POSTSCRIPT / January 16, 2001 / Tuesday


Philippine STAR Columnist

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Witnesses risk their lives; the rest of us just watch

FORMER Finance Secretary Edgardo Espiritu had reasons to leave for the United States right after he testified in the impeachment trial. There were strong indications that the vicious drug lords wanted to silence him before he talked some more.

Remember that he was visibly terrified toward the end of his testimony when he was being pressed to identify the smugglers hobnobbing with the President and who were in effect sabotaging the economy while they were raking in, and probably sharing, dirty billions.

These were not the usual presidential cronies who were smuggling chicken, sugar and duty-free merchandise. Prominent on Espiritu’s list of smugglers were those dealing in a more deadly item — drugs.

* * *

FRIENDS of Espiritu who talked to him before he left said bluntly that they had no doubt that the drug lords, whose presence he had noted in Malacañang functions, were the type who would not hesitate to kill anybody getting in the way.

They added that that was the reason why Espiritu was trembling when some senator-judges — who were unaware of the drugs angle and its implications — pressed him to identify the smugglers enjoying presidential connections.

We ourselves had wanted to hear the names, but now we realize how Espiritu already had compromised his safety in his patriotic effort to help the nation know the truth about their impeached President.

* * *

THE coming out of Espiritu and the rest of those brave Filipinos, many of them women, who had testified in the impeachment trial at extreme risk to themselves and their families should shame all of us.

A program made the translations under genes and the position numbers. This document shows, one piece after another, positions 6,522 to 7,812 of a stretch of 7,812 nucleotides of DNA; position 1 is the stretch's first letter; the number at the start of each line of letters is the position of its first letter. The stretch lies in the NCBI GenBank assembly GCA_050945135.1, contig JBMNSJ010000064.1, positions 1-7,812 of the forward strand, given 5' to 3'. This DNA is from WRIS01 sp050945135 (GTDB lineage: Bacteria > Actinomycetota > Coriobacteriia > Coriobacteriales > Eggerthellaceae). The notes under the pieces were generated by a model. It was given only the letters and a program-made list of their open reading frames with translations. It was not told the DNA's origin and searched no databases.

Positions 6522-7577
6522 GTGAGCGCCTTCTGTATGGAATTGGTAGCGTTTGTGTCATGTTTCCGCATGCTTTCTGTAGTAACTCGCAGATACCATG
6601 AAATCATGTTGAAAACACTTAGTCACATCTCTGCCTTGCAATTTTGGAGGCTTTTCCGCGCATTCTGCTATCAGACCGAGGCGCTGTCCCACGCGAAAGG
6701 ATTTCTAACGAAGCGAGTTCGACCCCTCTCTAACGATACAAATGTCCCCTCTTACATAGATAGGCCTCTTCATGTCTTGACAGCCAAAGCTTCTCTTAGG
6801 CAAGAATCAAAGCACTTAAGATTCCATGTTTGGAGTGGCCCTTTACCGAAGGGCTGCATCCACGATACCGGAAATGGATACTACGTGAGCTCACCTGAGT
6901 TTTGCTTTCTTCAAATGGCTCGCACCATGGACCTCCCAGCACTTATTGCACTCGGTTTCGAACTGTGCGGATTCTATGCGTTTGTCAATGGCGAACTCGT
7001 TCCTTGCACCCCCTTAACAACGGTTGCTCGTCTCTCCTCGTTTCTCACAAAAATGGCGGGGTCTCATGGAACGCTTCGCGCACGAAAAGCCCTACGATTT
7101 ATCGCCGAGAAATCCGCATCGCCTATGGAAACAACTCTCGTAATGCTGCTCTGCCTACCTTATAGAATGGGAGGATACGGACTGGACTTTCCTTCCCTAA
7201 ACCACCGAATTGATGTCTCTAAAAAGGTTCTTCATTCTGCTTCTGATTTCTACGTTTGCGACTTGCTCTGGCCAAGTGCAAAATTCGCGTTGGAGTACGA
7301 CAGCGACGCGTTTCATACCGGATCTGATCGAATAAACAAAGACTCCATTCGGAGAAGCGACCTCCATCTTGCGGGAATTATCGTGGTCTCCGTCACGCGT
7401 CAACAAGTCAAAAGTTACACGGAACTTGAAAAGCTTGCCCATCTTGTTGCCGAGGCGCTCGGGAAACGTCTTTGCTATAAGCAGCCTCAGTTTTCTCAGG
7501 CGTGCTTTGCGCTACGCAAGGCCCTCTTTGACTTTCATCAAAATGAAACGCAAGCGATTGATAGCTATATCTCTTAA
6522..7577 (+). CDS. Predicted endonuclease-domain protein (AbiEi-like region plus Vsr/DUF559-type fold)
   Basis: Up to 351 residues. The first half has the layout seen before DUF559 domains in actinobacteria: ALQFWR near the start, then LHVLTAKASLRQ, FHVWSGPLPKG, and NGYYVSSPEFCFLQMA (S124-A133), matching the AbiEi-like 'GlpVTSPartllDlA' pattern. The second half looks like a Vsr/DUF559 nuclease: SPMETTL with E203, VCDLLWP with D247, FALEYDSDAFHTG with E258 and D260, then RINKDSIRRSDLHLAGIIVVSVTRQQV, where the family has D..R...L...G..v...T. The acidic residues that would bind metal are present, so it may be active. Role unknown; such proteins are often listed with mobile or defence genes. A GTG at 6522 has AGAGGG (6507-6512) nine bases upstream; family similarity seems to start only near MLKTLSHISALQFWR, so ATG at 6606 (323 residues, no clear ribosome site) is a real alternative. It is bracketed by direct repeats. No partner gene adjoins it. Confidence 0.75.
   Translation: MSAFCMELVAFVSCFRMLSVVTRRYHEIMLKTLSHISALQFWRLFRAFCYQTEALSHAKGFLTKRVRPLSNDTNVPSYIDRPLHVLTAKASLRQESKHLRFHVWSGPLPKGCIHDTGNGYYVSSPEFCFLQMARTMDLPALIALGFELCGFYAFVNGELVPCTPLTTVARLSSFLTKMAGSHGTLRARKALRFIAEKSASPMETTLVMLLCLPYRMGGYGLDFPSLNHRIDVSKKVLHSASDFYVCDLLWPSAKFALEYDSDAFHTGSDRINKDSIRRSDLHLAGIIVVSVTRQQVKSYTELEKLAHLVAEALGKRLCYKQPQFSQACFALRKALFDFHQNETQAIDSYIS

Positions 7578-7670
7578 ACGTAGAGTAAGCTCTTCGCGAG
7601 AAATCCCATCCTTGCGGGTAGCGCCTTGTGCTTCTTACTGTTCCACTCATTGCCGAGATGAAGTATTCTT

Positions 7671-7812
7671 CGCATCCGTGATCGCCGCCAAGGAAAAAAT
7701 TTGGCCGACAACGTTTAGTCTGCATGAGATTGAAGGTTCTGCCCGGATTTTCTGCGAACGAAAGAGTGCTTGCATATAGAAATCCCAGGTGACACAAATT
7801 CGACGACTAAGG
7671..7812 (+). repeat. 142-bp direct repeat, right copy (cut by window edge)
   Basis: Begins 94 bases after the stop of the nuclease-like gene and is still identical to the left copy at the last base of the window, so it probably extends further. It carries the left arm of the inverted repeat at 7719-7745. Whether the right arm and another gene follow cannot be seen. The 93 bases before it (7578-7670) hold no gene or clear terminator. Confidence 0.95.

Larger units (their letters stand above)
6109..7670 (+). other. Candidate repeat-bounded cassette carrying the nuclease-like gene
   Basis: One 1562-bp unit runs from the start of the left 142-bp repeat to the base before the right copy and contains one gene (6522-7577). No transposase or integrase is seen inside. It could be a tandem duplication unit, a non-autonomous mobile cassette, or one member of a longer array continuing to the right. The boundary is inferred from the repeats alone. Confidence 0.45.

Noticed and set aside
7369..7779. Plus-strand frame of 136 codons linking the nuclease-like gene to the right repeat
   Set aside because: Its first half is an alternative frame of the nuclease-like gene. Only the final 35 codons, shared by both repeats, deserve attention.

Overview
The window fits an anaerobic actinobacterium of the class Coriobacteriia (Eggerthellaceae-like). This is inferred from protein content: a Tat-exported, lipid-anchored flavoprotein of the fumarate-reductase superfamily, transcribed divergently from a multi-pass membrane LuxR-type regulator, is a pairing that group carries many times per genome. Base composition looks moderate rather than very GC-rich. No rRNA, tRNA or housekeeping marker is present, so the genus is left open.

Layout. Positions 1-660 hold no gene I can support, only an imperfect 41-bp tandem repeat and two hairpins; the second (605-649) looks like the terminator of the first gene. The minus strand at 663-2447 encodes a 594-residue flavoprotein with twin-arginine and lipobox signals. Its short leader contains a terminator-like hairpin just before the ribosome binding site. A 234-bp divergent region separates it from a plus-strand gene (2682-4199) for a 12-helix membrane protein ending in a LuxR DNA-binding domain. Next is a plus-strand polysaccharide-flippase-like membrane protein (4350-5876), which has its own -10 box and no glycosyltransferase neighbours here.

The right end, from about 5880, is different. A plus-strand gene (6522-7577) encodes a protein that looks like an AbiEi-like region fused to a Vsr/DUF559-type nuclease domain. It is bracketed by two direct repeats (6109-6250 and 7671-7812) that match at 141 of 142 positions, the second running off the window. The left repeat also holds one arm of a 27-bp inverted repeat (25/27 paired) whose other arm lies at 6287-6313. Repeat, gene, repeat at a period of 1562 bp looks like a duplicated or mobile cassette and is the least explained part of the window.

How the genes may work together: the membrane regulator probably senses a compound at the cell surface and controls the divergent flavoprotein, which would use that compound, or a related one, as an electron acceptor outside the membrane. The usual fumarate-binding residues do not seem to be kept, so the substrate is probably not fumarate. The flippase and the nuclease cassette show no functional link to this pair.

Most of us prefer to just sit idly by and watch while others take up the cudgels for us. We still have to realize that we all have a stake in this.

Under two administrations, we have bungled the investigation and prosecution of the Marcoses and the conniving cronies.

In fact, the thieves are back with a vengeance in the community they had wantonly violated. They are even presuming to offer ridiculous take-it-or-leave-it settlement formulas.

* * *

THERE is a theory that our having allowed the Marcoses to get away with it was what must have emboldened Erap Estrada to embark on his own money-making activities.

The lesson must have sunk in him, as with other officials similarly inclined, that a thief in government has to steal big since he will need oodles of money later to buy acquittal and win back a modicum of respectability.

As many readers of Postscript point out, what took Marcos 20 years to accomplish, Estrada was able to do in two short years of amassing wealth!

Here we are again. We have caught another big fish. Do we let it go again?

* * *

THEY might resent our saying it, but we could understand if the unlettered poor are sometimes easily swayed by blandishments of the rich and the powerful.

We might be able to rationalize the excited crowd in the depressed areas swarming around Asiong Salonga when he comes visiting and doling out land titles, food packages and paper money.